Video

Video Treasure Hunters Seek 'Hidden Treasure' in Central Kenya

Could a cave in a small village in central Kenya be the site of buried treasure? A rumor of riches, left behind by colonialists, has some residents dreaming of wealth, while others see it as a dangerous hoax. VOA's Gabe Joselow has the story.
Video

Video Iran's Rouhani Skeptical on Syria Strikes

Iranian President Hassan Rouhani expressed skepticism Friday that U.S.-led airstrikes in Iraq and Syria could crush Islamic State militants. From New York, VOA’s Margaret Besheer reports the president was also hopeful that questions about Iran’s nuclear program could be resolved soon.
Video

Video US House Speaker: Congress Should Debate Authorization Against IS

As wave after wave of U.S. airstrikes target Islamic State militants, the speaker of the Republican-controlled House of Representatives says he would be willing to call Congress back into session to debate a formal, broad authorization for the use of military force. VOA’s Michael Bowman reports from Washington, where legislators left town 10 days ago for a seven-week recess.
Video

Video Ebola Patients Find No Treatment at Sierra Leone Holding Center

At a holding facility in Makeni, central Sierra Leone, dozens of sick people sit on the floor in an empty university building. They wait in filthy conditions. It's a 16-hour drive by ambulance to Kailahun Ebola treatment center. Adam Bailes was there and reports on what he says are some of the worst situations he has seen since the beginning of this Ebola outbreak. And he says it appears case numbers may already be far worse than authorities acknowledge.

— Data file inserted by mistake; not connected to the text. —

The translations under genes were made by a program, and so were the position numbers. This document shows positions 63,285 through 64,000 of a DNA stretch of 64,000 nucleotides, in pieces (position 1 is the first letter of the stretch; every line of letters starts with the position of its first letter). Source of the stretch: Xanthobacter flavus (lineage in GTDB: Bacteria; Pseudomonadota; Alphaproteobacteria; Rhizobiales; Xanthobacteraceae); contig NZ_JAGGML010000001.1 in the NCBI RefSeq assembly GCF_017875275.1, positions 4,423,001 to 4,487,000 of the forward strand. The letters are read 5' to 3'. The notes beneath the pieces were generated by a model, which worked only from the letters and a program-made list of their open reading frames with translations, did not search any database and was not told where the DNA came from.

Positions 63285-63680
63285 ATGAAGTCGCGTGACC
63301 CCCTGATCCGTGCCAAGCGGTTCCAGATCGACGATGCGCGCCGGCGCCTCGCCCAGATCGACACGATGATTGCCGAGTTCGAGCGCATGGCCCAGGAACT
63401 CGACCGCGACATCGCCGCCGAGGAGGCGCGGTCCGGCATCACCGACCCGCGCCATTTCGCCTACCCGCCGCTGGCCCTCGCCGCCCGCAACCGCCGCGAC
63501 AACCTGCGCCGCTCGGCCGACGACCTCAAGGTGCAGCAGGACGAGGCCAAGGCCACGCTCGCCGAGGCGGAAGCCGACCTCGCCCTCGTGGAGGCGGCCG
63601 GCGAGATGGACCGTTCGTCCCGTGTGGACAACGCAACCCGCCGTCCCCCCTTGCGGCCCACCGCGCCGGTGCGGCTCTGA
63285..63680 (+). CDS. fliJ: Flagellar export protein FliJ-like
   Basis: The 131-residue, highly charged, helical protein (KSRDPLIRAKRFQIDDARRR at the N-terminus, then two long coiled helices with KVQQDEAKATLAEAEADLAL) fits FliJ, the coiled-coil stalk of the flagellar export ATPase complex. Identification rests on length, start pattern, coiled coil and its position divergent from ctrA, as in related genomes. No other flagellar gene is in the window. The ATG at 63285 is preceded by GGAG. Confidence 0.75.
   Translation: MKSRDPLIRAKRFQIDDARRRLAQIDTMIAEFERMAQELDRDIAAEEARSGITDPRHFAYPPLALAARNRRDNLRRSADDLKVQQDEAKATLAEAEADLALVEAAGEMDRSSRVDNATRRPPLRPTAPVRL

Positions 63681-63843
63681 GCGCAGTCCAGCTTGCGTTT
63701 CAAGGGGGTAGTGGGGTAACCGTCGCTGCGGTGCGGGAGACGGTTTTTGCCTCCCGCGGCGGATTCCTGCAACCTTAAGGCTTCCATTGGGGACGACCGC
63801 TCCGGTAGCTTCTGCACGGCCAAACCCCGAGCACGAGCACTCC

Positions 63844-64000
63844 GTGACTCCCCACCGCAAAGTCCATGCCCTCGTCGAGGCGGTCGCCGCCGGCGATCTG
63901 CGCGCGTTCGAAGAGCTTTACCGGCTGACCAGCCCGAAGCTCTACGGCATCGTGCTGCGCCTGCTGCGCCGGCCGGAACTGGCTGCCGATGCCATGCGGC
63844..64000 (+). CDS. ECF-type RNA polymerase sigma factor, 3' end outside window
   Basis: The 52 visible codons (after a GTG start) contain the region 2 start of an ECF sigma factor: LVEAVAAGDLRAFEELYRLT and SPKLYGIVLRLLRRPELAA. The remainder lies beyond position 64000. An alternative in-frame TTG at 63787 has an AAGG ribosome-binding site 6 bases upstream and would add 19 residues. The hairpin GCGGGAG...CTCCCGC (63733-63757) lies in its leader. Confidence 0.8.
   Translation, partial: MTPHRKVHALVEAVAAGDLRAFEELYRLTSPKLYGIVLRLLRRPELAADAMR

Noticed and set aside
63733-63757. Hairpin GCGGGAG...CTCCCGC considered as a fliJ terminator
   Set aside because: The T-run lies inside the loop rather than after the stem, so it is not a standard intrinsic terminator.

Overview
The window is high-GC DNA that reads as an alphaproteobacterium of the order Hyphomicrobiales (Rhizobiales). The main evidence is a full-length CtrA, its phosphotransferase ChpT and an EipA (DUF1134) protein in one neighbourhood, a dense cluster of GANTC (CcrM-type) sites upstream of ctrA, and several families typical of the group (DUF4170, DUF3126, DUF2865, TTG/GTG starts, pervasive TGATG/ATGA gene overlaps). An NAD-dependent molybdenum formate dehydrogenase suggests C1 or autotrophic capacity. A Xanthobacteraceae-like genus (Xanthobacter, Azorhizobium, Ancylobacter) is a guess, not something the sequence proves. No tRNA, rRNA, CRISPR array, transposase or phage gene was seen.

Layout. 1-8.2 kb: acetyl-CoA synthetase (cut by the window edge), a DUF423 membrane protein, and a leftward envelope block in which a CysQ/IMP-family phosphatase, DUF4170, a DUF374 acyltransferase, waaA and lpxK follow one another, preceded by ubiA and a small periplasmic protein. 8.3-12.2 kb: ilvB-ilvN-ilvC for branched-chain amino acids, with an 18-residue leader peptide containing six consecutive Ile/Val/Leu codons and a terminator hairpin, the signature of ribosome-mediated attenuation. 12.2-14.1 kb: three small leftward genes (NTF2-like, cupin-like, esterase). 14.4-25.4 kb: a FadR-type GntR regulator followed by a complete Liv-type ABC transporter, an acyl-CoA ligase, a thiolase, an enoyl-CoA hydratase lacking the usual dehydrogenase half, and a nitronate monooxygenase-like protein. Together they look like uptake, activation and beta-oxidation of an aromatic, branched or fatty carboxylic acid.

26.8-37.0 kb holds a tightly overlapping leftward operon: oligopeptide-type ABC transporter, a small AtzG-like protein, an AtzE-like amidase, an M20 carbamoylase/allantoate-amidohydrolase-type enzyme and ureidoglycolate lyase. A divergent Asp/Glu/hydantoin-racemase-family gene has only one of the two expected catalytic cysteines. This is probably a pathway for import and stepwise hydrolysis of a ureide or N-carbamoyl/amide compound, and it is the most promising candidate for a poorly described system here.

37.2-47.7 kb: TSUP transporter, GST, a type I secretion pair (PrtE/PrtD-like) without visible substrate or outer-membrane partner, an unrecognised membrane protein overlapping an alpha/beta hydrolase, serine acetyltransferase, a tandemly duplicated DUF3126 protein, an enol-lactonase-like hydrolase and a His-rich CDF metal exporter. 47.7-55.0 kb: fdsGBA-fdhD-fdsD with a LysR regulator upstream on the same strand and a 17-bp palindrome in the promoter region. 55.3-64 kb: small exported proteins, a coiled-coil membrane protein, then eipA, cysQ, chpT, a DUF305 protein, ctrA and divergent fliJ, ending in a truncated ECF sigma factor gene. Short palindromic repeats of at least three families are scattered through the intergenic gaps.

Video

Video Identifying Bodies Found in Texas Border Region

Thousands of immigrants have died after crossing the border from Mexico into remote areas of the southwestern United States in recent years. Local officials in south Texas alone have found hundreds of unidentified bodies and buried them in mass graves in local cemeteries. Now an anthropologist and her students at Baylor University have been exhuming bodies and looking for clues to identify them. VOA’s Greg Flakus has more from Waco, Texas.
Video

Video Ebola Robs Liberians of Chance to Say Good-Bye to Loved Ones

In Liberia, where Ebola has killed more than 1,500 people, authorities have worked hard to convince people to allow specialized burial teams to take away dead bodies. But these safety measures, while necessary, make it hard for people to say good bye to their loved ones. VOA's Anne Look reports on the tragedy from Liberia.
Colonel Steve ‘Spiros’ Pisanos left Greece and came to the U.S. to learn to fly. He flew fighters for the Allies in World War II, narrowly escaping death multiple times.Colonel Steve ‘Spiros’ Pisanos left Greece and came to the U.S. to learn to fly. He flew fighters for the Allies in World War II, narrowly escaping death multiple times.

AppleAndroid